• Construction services: China will eliminate the project limitations currently reserved in their GATS commitments.
  • Employees of EU investors: Managers and specialists of EU companies will be allowed to work up to three years in Chinese subsidiaries, without restrictions such as labour market tests or quotas. Representatives of EU investors will be allowed to visit freely prior to making an investment.

Improving level playing field – making investment fairer

  • State owned enterprises (SOEs) – Chinese SOEs contribute to around 30 percent of the country’s GDP. CAI seeks to discipline the behaviour of SOEs by requiring them to act in accordance with commercial considerations and not to discriminate in their purchases and sales of goods or services. Importantly, China also undertakes the obligation to provide, upon request, specific information to allow for the assessment of whether the behaviour of a specific enterprise complies with the agreed the CAI obligations. If the problem goes unresolved, we can resort to dispute resolution under the CAI.
  • Transparency in subsidies – The CAI fills one important gap in the WTO rulebook by imposing transparency obligations on subsidies in the services sectors. Also, the CAI obliges China to engage in consultations in order to provide additional information on subsidies that could have a negative effect on the investment interests of the EU. China is also obliged to engage in consultations with a view to seek to address such negative effects.
  • Forced technology transfers – The CAI lays very clear rules against the forced transfer of technology. The provisions consist of the prohibition of several types of investment requirements that compel transfer of technology, such as requirements to transfer technology to a joint venture partner, as well as prohibitions to interfere in contractual freedom in technology licencing. These rules would also include disciplines on the protection of confidential business information collected by administrative bodies (for instance in the process of certification of a good or a service) from unauthorised disclosure. The agreed rules significantly enhance the disciplines in WTO.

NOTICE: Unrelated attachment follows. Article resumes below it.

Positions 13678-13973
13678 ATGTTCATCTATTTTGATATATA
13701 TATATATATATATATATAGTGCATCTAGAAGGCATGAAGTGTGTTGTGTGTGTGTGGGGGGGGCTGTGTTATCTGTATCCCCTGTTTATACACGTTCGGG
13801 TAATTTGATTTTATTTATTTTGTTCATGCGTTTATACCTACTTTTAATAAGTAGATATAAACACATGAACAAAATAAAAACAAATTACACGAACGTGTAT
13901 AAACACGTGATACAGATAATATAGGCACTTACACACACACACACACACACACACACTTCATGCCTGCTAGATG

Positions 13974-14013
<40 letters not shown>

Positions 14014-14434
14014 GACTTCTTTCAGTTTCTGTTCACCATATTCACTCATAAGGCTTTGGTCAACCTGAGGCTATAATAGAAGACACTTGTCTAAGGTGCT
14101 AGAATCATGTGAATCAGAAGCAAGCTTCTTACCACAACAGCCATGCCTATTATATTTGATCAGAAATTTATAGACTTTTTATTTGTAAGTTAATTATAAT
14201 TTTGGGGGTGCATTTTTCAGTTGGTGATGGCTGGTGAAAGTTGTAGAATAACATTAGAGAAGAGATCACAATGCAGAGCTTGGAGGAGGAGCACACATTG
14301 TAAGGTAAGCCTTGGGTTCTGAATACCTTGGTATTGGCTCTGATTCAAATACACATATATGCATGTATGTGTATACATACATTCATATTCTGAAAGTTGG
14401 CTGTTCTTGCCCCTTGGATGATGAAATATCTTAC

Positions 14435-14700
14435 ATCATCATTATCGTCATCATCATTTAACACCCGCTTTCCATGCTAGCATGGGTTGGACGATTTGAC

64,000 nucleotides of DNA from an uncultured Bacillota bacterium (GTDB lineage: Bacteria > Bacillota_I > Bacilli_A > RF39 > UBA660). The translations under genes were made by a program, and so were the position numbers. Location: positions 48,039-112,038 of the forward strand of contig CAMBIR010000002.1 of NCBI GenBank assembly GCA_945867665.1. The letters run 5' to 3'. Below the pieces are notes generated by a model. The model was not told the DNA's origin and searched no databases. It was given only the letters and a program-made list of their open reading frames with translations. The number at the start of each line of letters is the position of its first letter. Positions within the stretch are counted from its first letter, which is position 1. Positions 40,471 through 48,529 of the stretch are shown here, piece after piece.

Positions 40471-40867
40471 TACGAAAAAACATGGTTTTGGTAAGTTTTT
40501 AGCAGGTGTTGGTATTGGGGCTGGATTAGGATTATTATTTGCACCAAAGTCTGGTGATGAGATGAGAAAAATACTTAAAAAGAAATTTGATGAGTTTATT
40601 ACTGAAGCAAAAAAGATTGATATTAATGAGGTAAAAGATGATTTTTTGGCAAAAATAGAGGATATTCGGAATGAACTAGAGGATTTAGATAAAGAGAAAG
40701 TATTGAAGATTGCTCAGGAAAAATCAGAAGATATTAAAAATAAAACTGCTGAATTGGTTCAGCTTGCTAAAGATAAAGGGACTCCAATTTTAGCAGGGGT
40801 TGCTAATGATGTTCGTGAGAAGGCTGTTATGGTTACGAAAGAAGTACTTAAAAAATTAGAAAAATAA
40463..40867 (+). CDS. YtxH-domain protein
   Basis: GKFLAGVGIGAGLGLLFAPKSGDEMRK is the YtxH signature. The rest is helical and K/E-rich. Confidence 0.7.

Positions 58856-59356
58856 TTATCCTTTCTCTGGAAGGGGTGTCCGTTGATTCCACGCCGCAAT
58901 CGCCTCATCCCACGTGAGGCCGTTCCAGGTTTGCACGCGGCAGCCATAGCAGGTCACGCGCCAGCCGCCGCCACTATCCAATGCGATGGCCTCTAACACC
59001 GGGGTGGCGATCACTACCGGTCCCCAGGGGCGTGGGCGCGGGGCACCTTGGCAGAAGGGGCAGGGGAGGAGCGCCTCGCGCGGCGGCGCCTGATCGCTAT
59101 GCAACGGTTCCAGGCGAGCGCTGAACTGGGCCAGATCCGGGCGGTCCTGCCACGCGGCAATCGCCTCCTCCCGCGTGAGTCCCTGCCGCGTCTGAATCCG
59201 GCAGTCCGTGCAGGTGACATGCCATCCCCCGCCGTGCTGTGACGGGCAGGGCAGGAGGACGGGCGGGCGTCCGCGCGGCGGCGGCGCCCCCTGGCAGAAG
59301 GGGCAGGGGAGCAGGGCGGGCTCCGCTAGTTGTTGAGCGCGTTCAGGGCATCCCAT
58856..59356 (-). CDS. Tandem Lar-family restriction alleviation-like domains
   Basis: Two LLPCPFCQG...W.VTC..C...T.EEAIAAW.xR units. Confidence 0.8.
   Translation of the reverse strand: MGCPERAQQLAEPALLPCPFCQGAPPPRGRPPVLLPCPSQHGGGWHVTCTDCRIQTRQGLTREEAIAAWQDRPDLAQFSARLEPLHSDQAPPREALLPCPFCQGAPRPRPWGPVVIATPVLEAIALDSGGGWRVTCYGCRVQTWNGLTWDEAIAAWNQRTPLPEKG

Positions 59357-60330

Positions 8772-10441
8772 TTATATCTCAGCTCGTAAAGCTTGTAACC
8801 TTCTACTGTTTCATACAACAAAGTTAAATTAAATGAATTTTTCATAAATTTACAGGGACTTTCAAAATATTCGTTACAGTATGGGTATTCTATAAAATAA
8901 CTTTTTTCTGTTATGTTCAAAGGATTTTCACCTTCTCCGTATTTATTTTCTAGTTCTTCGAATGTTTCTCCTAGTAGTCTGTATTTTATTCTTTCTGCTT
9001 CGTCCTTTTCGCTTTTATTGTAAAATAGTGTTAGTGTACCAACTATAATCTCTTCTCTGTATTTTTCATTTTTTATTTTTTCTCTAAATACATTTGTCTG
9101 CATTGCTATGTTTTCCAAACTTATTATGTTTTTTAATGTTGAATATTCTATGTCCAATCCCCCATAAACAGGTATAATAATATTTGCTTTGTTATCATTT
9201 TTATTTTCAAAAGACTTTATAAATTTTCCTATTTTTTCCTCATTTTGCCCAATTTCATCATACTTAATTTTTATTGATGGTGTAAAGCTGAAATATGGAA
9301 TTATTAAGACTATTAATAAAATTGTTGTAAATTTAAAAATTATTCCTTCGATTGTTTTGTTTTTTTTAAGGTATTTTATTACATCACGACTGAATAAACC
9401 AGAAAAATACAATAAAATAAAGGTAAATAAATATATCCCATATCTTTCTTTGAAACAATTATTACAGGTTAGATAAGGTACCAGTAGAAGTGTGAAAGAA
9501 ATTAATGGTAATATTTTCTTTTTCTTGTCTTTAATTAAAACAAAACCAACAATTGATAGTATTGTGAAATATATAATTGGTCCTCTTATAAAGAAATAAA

• Standard setting, authorisations, transparency – This agreement covers other long-standing EU industry requests. China will provide equal access to standard setting bodies for our companies. China will also enhance transparency, predictability and fairness in authorisations. The CAI will include transparency rules for regulatory and administrative measures to enhance legal certainty and predictability, as well as for procedural fairness and the right to judicial review, including in competition cases.

Embedding sustainable development in our investment relationship

  • In contrast to other agreements concluded by China, the CAI binds the parties into a value-based investment relationship grounded on sustainable development principles. The relevant provisions are subject to a specifically tailored implementation mechanism to address differences with a high degree of transparency and participation of civil society.
  • China commits, in the areas of labour and environment, not to lower the standards of protection in order to attract investment, not to use labour and environment standards for protectionist purposes, as well as to respect its international obligations in the relevant treaties. China will support the uptake of corporate social responsibility by its companies.
  • Importantly, the CAI also includes commitments on environment and climate, including to effectively implement the Paris Agreement on climate.
  • China also commits to working towards the ratification of the outstanding ILO (International Labour Organisation) fundamental Conventions and takes specific commitments in relation to the two ILO fundamental Conventions on forced labour that it has not ratified yet.

Monitoring of implementation and dispute settlement

  • In the CAI, China agrees to an enforcement mechanism (state-to-state dispute settlement), as in our trade agreements.
  • This will be coupled with a monitoring mechanism at pre-litigation phase established at political level, which will allow us to raise problems as they arise (including via an urgency procedure).

注:本文中文翻译自欧盟委员会公开网站及中国发展观察,英文为原文字

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Harvey Yan

1 comment so far

啧啧啧Posted on11:02 下午 - 5月 9, 2021

好像只有中国对欧洲的承诺,没有欧洲对中国的承诺啊?